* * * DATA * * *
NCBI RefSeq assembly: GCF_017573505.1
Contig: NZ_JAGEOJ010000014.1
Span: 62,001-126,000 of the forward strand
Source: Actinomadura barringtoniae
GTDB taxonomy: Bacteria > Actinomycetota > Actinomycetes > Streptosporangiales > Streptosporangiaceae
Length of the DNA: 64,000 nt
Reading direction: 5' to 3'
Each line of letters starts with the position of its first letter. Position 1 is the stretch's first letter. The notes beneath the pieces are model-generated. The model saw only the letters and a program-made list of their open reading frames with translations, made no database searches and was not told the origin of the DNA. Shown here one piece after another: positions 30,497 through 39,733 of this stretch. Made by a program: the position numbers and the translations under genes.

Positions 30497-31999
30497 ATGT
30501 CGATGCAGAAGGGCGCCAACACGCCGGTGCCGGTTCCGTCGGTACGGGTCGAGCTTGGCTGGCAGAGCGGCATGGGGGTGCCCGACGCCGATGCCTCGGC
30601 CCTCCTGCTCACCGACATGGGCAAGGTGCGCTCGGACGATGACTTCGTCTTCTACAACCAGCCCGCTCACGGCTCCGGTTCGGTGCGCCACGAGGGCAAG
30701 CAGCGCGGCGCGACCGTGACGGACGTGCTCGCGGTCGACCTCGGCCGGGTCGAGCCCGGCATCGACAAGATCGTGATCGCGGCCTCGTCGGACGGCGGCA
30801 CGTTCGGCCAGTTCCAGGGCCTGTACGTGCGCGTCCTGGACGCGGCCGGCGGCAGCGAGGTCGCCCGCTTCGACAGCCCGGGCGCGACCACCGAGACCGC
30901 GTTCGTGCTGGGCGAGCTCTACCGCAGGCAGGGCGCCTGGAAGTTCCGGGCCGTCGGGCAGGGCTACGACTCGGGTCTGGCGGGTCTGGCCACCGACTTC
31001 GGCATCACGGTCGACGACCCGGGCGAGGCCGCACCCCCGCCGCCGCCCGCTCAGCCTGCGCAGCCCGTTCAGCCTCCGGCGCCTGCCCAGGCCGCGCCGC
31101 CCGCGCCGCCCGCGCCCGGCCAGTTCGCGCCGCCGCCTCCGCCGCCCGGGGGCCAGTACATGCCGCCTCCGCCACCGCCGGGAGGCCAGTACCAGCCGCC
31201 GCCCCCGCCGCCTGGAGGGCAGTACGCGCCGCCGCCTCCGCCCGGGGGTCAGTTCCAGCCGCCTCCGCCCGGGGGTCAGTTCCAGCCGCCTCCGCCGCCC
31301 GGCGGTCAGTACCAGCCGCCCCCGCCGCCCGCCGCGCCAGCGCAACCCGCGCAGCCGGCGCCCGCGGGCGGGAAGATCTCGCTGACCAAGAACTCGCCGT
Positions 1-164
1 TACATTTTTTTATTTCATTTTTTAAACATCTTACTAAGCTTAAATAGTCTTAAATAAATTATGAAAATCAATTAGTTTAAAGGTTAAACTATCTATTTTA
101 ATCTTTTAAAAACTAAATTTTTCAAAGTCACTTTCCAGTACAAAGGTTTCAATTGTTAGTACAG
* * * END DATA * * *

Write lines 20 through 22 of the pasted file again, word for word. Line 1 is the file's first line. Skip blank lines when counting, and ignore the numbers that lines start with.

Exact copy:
Positions 1-164
1 TACATTTTTTTATTTCATTTTTTAAACATCTTACTAAGCTTAAATAGTCTTAAATAAATTATGAAAATCAATTAGTTTAAAGGTTAAACTATCTATTTTA
101 ATCTTTTAAAAACTAAATTTTTCAAAGTCACTTTCCAGTACAAAGGTTTCAATTGTTAGTACAG